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[The Olympic flag]
by Mark Sensen
Flag adopted: 1914.

The Olympic flag was designed in 1913 by Baron Pierre de Coubertin as a flag for the Olympic Congress in Paris 1914 celebrating the 20th anniversary of the Olympic Movement. At the congress the flag was adopted as the flag for the Olympic Movement.
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See:

See also:

Other site:


Description of the flag

According to the Olympic Charter the design and proportions of the Olympic flag are those of the flag presented by Pierre de Coubertin at the Paris Congress in 1914.

On a white field without borders, five rings in blue, yellow, black, green, and red interlaced from left to right forming a trapezium with the blue, black and red rings are at the top and the yellow and green rings at the bottom. The proportions of the original flag were 2 x 3m and the rings occupied an area of 0.6 x 2.2m.

There are a few exceptions to this rule. Among these are the Antwerp and Seoul flags, which have a fringe of the six colours around the white field.
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Origin and Meaning of the Olympic flag

Pierre de Coubertin is said to have found the original Olympic symbol engraved on an altar-stone unearthed at Delphi. It has been used at least since Athens 1906 to symbolize the five Olympic continents.

When Pierre de Coubertin in 1913 designed a flag for the 1914 Paris Congress of the Olympic Movement, celebrating the movements twentieth anniversary, naturally he chose the Olympic symbol. For the colours he decided to use the colours of the flags of all countries that were part of the Olympic Movement, six colours in all: White for the cloth and Red, Yellow, Green, Blue, and Black for the rings. The congress was so taken with this design that it adopted it as the flag for the Olympic Movement.

As can be read in the Olympic Charter, the Olympic symbol represents the union of the five continents and the meeting of athletes from throughout the world at the Olympic Games. However, no continent is represented by any specific ring. Though colourful explanations about the symbolism of the coloured rings exist, the only connection between the rings and the continents is that the number five refers to the number of continents. Any other relation must be a post-facto interpretation.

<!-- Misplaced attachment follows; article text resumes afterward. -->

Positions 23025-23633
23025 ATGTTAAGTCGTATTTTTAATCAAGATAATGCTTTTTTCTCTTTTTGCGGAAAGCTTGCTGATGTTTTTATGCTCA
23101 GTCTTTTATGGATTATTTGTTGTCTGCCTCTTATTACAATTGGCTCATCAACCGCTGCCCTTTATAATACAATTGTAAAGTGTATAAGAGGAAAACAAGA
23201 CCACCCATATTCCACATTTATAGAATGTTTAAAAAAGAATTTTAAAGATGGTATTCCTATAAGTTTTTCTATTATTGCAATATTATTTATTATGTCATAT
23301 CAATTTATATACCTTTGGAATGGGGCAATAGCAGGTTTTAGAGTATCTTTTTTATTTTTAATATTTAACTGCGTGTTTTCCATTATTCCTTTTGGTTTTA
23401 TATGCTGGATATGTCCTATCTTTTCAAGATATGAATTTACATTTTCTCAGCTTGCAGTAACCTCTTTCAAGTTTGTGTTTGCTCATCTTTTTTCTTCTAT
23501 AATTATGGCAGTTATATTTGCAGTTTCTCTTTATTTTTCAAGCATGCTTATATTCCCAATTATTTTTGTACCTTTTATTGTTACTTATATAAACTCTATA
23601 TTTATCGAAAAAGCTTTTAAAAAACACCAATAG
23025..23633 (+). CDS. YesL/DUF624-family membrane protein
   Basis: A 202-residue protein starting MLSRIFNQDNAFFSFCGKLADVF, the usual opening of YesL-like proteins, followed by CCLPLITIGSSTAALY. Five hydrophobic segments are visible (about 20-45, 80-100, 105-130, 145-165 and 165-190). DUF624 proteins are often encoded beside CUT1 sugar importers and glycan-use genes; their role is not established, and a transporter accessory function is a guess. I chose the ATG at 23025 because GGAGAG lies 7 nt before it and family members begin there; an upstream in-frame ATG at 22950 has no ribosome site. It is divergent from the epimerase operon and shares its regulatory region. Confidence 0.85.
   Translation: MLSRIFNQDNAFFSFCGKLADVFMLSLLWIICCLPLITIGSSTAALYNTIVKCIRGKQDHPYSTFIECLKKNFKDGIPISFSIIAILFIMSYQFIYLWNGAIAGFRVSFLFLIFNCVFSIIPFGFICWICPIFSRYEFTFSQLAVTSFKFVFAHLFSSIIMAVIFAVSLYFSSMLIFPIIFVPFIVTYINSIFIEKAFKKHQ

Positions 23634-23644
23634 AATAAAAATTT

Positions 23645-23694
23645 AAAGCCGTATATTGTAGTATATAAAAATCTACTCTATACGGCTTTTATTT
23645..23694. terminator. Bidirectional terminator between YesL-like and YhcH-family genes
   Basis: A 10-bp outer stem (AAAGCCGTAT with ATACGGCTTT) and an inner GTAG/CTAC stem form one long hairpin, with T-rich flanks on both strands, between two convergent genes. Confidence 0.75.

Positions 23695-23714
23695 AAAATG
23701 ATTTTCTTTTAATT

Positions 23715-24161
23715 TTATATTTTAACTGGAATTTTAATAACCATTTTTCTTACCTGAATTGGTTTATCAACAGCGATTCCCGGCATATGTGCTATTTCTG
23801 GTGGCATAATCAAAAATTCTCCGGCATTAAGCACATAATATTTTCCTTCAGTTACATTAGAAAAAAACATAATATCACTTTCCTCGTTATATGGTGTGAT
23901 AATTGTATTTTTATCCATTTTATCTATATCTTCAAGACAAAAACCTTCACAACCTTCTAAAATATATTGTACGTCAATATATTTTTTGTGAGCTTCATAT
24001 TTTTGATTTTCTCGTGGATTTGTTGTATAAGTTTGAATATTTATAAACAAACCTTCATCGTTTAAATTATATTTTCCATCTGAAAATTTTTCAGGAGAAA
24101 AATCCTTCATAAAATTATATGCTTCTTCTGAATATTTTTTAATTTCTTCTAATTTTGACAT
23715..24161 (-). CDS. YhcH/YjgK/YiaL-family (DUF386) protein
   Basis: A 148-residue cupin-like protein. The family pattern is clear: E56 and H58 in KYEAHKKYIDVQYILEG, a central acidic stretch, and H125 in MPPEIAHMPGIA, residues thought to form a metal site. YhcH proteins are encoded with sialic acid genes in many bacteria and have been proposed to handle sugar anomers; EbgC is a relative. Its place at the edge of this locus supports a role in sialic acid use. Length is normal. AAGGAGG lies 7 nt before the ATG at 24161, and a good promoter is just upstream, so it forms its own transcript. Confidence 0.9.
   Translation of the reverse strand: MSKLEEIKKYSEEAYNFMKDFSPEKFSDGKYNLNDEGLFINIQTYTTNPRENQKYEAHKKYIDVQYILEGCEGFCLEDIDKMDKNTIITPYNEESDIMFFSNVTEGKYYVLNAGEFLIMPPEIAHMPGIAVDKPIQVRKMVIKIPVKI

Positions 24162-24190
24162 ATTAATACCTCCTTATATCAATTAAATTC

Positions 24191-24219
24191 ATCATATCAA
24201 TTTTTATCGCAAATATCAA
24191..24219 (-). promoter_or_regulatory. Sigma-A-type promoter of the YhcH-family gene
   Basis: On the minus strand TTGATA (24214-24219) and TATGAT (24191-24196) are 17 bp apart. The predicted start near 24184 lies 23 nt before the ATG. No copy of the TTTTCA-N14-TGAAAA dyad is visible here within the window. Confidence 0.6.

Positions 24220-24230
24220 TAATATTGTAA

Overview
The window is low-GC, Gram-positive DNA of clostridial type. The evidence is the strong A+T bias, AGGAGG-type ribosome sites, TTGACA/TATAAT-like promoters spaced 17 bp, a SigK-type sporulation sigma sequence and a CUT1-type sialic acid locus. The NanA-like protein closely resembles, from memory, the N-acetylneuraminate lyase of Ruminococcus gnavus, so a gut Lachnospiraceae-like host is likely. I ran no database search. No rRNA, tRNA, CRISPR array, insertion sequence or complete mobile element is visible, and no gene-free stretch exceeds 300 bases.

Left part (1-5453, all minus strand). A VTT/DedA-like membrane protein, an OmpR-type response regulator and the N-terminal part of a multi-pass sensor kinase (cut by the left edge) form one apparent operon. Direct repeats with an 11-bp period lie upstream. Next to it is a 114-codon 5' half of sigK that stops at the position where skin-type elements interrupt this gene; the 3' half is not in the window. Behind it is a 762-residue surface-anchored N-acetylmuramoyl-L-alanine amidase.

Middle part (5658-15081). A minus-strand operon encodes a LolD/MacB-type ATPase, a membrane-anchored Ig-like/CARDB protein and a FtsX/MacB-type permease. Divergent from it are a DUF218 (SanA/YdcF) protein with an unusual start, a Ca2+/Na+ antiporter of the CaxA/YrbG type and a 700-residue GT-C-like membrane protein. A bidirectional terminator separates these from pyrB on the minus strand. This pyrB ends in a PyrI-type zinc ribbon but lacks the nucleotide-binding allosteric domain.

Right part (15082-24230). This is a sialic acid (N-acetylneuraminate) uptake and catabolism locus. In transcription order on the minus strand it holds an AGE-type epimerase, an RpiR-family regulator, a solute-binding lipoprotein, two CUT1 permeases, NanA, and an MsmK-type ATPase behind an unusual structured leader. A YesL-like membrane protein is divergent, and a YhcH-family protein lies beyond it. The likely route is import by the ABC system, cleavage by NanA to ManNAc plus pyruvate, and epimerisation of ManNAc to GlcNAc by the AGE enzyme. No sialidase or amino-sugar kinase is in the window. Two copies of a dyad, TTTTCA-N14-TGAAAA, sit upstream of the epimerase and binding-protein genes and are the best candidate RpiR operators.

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Where the Olympic flag can be seen

The IOC guards the dignity of the Olympic symbol and therefore limits the hoisting of Olympic flags to specific situations.

Now that the celebration of the 19th Olympic Winter Games is over, it's asif the Olympic Movement started wearing a dull winter fur, hardly showing any colour at all. But during Salt Lake 2002 there Olympic flags where flying everywhere.

  • At the Opening Ceremony a large Olympic Flag was carried into the stadium and hoisted in a prominent position, where it remained for the duration of the Games.
  • Several Olympic flags, and flags of each participating country, were flown at each Olympic event and over the Olympic Village.
  • A large number of Olympic flags was flown throughout Salt Lake City.
  • At the Closing Ceremony the Oslo flag was returned to the president of the IOC, who passed it on to the Burgomaster of Turin, host city of the 20th Olympic Winter Games, in 2006.
  • Then, at the end of the Closing Ceremony, the Olympic flag flying over the Games was slowly lowered, and then slowly carried out of the stadium.

After Salt Lake 2002, most of the Olympic Flags have beeen taken down again, but there are a few places where the Olympic flag can be found throughout the year:

  • The original Antwerp flag, presented by the city of Antwerp to the IOC in 1920, finally found its resting place in Lausanne in 1988, after travelling from Olympic city to Olympic city for 68 years.
  • In the city hall of Athens, the Seoul flag, presented to the IOC by the City of Seoul in 1988, awaits the opening of the Games of the XXVIII Olympiad: Athens 2004.
  • In the city hall of Turin, the Oslo flag, presented by the City of Oslo to the IOC in 1952, awaits the opening of the 20th Olympic Winter Games: Turin 2006.
  • An Olympic flag is hoisted each day at the headquarters of the IOC in Lausanne.
  • Every eight years an Olympic congress is organized. No doubt, the Olympic flag will be flown at the site during the congress.
  • The World Championships in any Olympic sport can request permission to fly the Olympic flag during the event.

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Flag Stories about the Olympic Games:

Because of the large number of flags that athletes participate under at the Olympic Games, there are quite a few stories to tell about them. This is only a short selection: